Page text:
A week of media racism, sexism, and homophobia: from superheroes to “Duck Dynasty”

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Last updated on December 10th, 2021

While it’s not all about comics/animation, the previous week’s seen plenty of racist, sexist, and homophobic stuff in the media that I feel’s worth remarking on anyway, especially since I’m tired of repeating myself in various online forums. To wit:

Scott Lobdell mistreats fellow comic creator MariNaomi

Last week, a comic creator named MariNaomi wrote a blog post about sexist and racist remarks that Scott Lobdell (the same Hemingway who gave us “sexy fun time” Starfire in DC’s New 52 reboot) told her in front of a large comic-con panel and crowd. While MariNaomi didn’t name names, I suspect it was soon apparent his identity was going to be revealed, leading Lobdell to given an apology (somewhat). It’s revived discussion over the problems with sexism, etc. in the comic industry, though I’m not sure what it’ll take to change things. Perhaps it might help if stories like this made it to mainstream media, where DC and Marvel’s valuable movie, toy, etc. intellectual properties’ images were threatened with being embarrassed by their comic staff’s crude behavior.

Yes, I left out comics—DC and Marvel only have value to Time-Warner/Disney as an “IP farm” to create stuff for their toys, movies, etc. I suspect they’d consider cutting back or shutting down the comics side entirely if/when they could figure out how, or if some accountant deems it truly worth doing so. There’s also the low opinion and stereotypes the general public has of superhero comics. The public likes superheroes, and they like comics, but (with few exceptions) not the two together, judging from sales of comics outside of comic book shops.

There’s also the stereotype of superhero comic fans as akin to the cast of “The Big Bang Theory” or the Comic Book Guy on “The Simpsons”: as social skills/empathy-challenged Neanderthal meatheads living under a rock or in their parents’ basements. The lack of apparent concern DC and Marvel’s head honchos have about fixing their business model’s image also seems quite sad. At least, I assume they (or their fans) must be aware that such an image of their products/fanbase exists, unless they don’t read magazines, watch TV, go to the movies, or know anyone who isn’t a fan.

One would think DC and Marvel’s comic staff would be more concerned about not adding yet another reason that might justify shutting their business down altogether, given the lack of mainstream appeal (and stagnant readership base, occasional sales spikes from reboots, etc. aside). Or at least reducing it to a shadow of its former self save whatever’s needed for trademark/”IP farm” reasons—say, just publishing a handful of digital-only comics and keeping the better-selling trade paperbacks (“Watchmen,” “Dark Knight Returns”) in print. (The fact two of their best-selling trade paperbacks date from the Reagan administration 30 years ago might be quite telling.) DC’s planned move of its headquarters to join its digital division/DC Entertainment parent out west makes me think it’ll be DC that goes this route first over Marvel, if it does ever happen…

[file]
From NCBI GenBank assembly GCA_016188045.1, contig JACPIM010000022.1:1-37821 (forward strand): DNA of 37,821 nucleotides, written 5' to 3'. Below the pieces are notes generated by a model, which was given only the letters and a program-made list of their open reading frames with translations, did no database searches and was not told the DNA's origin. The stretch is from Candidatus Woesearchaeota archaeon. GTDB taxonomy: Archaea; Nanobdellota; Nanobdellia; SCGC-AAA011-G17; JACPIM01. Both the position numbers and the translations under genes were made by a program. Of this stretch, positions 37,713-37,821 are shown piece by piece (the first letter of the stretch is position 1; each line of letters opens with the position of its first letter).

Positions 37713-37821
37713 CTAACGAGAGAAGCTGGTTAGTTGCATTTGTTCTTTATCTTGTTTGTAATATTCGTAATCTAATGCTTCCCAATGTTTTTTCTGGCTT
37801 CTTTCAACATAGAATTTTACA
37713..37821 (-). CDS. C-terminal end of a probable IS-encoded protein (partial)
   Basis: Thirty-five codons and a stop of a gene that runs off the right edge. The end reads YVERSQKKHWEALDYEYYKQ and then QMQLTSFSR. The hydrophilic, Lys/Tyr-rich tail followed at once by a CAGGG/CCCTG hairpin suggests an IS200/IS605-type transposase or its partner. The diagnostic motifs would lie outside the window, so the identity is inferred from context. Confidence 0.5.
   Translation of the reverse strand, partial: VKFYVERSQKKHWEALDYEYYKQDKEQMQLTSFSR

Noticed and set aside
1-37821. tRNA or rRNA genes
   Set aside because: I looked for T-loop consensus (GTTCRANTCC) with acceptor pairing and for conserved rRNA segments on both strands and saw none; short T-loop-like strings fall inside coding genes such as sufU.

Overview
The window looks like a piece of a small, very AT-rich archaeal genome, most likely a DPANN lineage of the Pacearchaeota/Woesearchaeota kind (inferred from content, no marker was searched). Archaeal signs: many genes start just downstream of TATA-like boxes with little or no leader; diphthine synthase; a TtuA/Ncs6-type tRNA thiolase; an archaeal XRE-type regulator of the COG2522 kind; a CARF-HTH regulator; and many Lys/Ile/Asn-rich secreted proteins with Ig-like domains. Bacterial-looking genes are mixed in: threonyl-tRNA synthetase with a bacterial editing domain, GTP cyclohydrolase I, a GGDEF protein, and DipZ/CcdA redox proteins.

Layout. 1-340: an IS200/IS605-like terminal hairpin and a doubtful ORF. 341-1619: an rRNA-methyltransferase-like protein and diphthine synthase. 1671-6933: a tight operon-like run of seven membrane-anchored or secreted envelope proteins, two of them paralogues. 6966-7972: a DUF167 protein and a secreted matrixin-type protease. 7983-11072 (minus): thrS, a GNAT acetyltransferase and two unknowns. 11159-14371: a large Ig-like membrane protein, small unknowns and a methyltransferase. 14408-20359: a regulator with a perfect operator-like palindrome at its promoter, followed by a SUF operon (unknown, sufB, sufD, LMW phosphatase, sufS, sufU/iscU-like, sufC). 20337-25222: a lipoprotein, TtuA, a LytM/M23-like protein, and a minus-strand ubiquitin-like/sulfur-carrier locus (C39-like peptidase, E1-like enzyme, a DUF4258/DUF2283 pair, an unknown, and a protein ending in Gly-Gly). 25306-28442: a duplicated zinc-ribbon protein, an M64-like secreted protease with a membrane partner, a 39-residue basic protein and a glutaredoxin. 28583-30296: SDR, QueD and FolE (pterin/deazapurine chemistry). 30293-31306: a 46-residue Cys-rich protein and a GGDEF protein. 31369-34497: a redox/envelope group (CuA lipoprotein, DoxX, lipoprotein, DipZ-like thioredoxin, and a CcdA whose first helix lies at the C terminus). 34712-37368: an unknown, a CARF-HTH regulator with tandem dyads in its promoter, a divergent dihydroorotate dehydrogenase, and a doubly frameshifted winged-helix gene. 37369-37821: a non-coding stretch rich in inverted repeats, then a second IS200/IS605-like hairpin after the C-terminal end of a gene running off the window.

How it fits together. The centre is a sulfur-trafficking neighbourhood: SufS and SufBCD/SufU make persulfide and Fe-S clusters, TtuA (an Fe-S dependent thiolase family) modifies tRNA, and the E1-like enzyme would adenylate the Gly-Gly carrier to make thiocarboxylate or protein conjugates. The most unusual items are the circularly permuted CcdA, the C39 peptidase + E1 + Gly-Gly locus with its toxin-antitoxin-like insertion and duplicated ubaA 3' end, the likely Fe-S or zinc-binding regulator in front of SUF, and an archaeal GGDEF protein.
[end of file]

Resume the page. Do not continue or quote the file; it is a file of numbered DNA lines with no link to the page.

Paul Dini notes TV execs don’t want superhero cartoons to have female viewers

Speaking of sexist attitudes, a recent interview with Paul Dini (of various 90s Warner Bros. animated cartoons fame) has him note that TV executives don’t want large female audiences of their superhero cartoons, since they supposedly don’t buy toys. For more details on this head-scratching notion, see here.

Apparently Warner Bros. executives forgot that their first successful modern TV cartoon is “Tiny Toon Adventures,” a show that had goofy absurd humor and a female character as one of its two co-stars: Babs Bunny.

“Duck Dynasty” star makes racist and homophobic remarks

Speaking of fans rushing to defend entertainers for dubious reasons, reality show “Duck Dynasty” had one of its stars recently make crude homophobic and racist remarks in an interview with “GQ” magazine. See this Gawker article for a summary of the situation to date, as well as (if you’re like me and don’t watch reality shows, save “The Amazing Race”) an explanation of what the heck’s a “Duck Dynasty.”

Again, have to wonder if people are desperate to see a favorite piece of entertainment stay on the air that they’ll defend such remarks. There’s also confusion about the nature of freedom of speech, based on items I see in my social media feeds being passed around. The US Constitution’s first amendment only applies to the government putting restrictions on freedom of speech. It has nothing to do with private parties, such as my blog or A&E, doing whatever they want—which’d also fall under freedom of speech. A&E doesn’t owe the “Duck Dynasty” folk airtime anymore than I’d owe someone racist or homophobic an opportunity to write a blog post about such here, and it’s within both our rights to do whatever we want with our respective media spaces.

If the “Duck” folk wanted, they could go create a reality show on their own (via the Internet, etc.) and sell merchandise of that, if making crude comparisons about gay men’s interests or insisting my ancestors were happy in the Jim Crow South are deemed that important.

Anthony Dean

Anthony Dean is the owner of Diverse Tech Geek and Diverse Media Notes.

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